Expanding the sound meant horns and keyboards were suddenly all over songs such as Too Much Information and Rehumanize Yourself. “When Sting pulls out an instrument, something really cool will happen,” acknowledges Stewart. “When he first pulled out an oboe on tour, that had a cool feel, because he was only playing a couple of notes. But, because Sting should have been drowned at birth, five minutes later, he’s playing 20 notes. Thankfully, the sax is easy to play and there’s no disputing that what Sting played on Ghost In The Machine is all really cool parts.”

Hugh describes the atmosphere on Ghost In The Machine as “pretty good – a bit of healthy bickering”, apart from trying to make Every Little Thing She Does Is Magic. “Whatever we tried to record didn’t work,” recalls Hugh, also famed for his work with Genesis, David Bowie, The Human League and creating Phil Collins’ gated drum sound on In The Air Tonight. “We tried reggae, full-on rock, faux-reggae, whatever. It was the one track not gelling – we used the demo as the backing in the end. Stewart did an amazing job because, without a click-track to follow, he was able to put drums over the already-recorded demo and make it sound incredibly vital.”

The Police rocking outThe album gave Hugh his first taste of Sting’s unusual approach to recording. “Sting thought the studio was creatively boring, so he’d want to do everything as quickly as possible,” Hugh explains.

“’Slapdash’ isn’t quite the word I’d use, but he didn’t mind mistakes. It didn’t happen very often, but if he sang out of tune, he’d always growl, ‘Why?’ when I said, ‘We need to do that line again.’ He’d make me play it back to him, me thinking, ‘Why don’t you just do it again?’ The other thing that was quite irritating was Sting’s jogging trampoline.”

Ah, Sting’s jogging trampoline. A brief early-80s fad, the jogging trampoline was 3ft across and simulated running when the ‘bouncee’ attached sandbags to their arms and feet. This was before treadmills, OK? You can see Sting bounce about on his jogging trampoline in the Synchronicity tour film. “At shows, it looked like a punk-pogo,” says Hugh. “But Sting wanted to use it in the studio, too. You’d think that, recording an album, you’d want your bass to sound as clean as possible. But no, Sting wanted the vibe. Which I understand, but it meant he was jumping up and down on a trampoline, when the studio floor at AIR was sprung anyway. The whole bloody floor was jumping up and down and I’d be thinking, ‘Christ, the tape recorder isn’t liking this!’ Because Sting was jumping up and down, there’d be mistakes in his playing. In those days of 24-track studios, you’d either have to force Sting to do it again or, if he wasn’t around, I’d have to get his bass roadie Danny Quatrochi to punch it in.”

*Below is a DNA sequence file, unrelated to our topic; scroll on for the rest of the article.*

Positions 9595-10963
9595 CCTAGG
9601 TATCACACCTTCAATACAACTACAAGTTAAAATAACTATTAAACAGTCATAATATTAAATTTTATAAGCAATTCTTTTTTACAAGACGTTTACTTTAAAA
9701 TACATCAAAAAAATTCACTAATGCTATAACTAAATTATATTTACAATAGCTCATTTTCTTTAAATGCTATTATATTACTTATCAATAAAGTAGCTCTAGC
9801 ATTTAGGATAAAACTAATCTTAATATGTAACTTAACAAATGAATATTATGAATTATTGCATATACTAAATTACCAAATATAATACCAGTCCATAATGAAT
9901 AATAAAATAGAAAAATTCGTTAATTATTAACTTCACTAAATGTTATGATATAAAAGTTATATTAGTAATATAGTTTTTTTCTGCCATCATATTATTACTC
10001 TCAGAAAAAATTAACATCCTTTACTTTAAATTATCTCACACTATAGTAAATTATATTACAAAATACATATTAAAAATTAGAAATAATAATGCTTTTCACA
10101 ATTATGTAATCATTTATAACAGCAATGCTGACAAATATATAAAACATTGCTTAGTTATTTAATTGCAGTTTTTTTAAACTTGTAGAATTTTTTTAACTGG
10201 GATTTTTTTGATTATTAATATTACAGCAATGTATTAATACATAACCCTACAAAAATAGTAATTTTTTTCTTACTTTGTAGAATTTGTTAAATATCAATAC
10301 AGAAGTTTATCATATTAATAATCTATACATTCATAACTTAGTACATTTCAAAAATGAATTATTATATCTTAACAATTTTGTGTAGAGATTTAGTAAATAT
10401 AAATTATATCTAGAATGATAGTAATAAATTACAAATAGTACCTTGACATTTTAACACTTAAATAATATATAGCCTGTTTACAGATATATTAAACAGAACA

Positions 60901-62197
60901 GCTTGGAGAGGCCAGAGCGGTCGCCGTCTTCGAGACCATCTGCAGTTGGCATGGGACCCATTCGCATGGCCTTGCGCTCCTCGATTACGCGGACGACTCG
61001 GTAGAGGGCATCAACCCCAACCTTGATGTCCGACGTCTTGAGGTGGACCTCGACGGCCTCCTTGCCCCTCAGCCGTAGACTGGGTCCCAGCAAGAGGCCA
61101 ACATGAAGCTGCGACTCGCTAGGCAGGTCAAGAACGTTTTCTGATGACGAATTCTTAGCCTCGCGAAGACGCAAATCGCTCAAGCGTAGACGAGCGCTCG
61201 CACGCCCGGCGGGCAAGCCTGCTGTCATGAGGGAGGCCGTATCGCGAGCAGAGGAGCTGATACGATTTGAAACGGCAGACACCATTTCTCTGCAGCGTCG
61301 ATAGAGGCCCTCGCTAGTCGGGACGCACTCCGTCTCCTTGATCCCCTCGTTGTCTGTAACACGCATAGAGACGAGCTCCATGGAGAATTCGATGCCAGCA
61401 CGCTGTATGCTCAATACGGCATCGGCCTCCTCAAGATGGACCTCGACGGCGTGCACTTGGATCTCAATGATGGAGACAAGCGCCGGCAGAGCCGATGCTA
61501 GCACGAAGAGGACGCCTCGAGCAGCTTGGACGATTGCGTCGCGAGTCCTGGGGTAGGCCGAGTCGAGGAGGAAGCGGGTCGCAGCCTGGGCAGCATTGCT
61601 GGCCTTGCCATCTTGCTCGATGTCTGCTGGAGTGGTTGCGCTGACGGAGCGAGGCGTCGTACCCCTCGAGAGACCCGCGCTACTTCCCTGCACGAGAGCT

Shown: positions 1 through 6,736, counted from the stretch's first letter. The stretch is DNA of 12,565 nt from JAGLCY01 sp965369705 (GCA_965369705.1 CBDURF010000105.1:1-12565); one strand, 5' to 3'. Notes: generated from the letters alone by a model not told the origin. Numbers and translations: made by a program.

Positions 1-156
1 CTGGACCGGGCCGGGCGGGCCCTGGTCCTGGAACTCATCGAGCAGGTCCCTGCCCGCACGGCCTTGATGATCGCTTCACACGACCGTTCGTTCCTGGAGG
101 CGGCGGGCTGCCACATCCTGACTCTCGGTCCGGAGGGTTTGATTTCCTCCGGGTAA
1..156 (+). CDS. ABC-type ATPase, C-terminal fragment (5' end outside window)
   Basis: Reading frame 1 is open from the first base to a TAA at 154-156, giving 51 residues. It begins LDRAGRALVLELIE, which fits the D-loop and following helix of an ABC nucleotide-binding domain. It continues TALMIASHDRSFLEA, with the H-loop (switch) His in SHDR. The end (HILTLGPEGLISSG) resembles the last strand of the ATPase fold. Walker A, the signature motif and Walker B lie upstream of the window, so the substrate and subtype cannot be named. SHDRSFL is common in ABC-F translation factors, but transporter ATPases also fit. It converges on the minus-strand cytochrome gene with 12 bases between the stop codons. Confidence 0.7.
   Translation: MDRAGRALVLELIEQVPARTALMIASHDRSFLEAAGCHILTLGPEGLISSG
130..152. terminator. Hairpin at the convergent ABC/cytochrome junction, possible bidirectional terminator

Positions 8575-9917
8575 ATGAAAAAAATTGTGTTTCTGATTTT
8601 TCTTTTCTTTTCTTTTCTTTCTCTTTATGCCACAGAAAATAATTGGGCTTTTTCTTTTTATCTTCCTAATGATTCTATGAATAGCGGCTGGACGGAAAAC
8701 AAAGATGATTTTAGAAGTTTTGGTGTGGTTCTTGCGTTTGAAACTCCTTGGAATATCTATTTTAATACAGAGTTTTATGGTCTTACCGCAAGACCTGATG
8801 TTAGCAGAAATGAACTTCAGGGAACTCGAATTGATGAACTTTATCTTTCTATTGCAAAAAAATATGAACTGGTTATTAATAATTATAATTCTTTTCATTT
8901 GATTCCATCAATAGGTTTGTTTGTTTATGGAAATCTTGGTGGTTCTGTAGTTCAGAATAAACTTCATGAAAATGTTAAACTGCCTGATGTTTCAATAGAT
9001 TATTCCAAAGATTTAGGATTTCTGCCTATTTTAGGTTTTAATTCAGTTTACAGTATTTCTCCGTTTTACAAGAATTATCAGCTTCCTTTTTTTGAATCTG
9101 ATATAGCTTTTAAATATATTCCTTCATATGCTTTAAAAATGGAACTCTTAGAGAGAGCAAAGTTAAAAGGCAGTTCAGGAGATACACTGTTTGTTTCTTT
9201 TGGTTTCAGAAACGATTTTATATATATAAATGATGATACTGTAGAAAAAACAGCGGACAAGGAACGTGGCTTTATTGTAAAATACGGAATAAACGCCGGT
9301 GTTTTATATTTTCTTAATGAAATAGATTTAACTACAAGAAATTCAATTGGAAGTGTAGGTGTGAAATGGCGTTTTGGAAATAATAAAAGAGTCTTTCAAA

Ghost Busting

And then came Synchronicity. Stewart graciously accepts Sting didn’t need to make The Police’s fifth album. “By Ghost In The Machine, we’d got as big as we were ever going to get,” he admits. “Sting very generously stuck it out for one more album than he had to. For our career, we broke up at exactly the right time. We didn’t see the other side of the parabola.”

Which is easy to say now. In 1982, literally nothing had been recorded in the first fortnight of making Synchronicity. Miles Copeland flew over for a crisis meeting. “It was shocking,” says Hugh. “I wasn’t used to such incredibly babyish behaviour. Sting and Stewart were infantile. Poor old Andy was left piggy-in-the-middle, though he could be pretty grumpy himself. It was scary, too, because it was my job to get the record made.”

The emergency meeting was held at AIR’s swimming pool. As Stewart says of their surroundings: “We were in paradise, creating our own hell. But in the bitter despond of that trench warfare, we could all hear that this music was fucking great.”

Every Move You MakeFor Hugh, the arguments are partially what makes the album so good: “Side one, where the fast songs are grouped together, has an incredible energy, which I think was borne out of anger.” He credits Sting for the precision of songs like King Of Pain and Wrapped Around Your Finger, enthusing: “We’d mute out parts so the chorus comes in bigger as a contrast and to make songs breathe more. I give Sting huge credit for that, as it was mainly me and him mixing in Quebec.”

Although The Police re-recorded Don’t Stand So Close To Me and De Do Do Do, De Da Da Da in 1986 for a hits compilation, there’s been no new music since Synchronicity. Stewart doesn’t believe there should be, after an abortive attempt during the reunion tour. “What made the reunion tour worthwhile was seeing the effect we had on the audience,” summarises Copeland. “So long as the audience went crazy, there was a good reason for us to take each other’s bullshit: ‘This is why I put up with you, motherfucker.’ Going into a studio, there’s none of that. Rehearsing was bad enough, but at least we know how Message In A Bottle goes. Any arguments, you’d check the record: ‘What people have paid $300 for sounds like that, so that’s what we’re going to do.’ End of argument. A new record? No audience, no affirmation, no reward. Just hell on earth.” The Police like their Prada suits a little more comfy these days.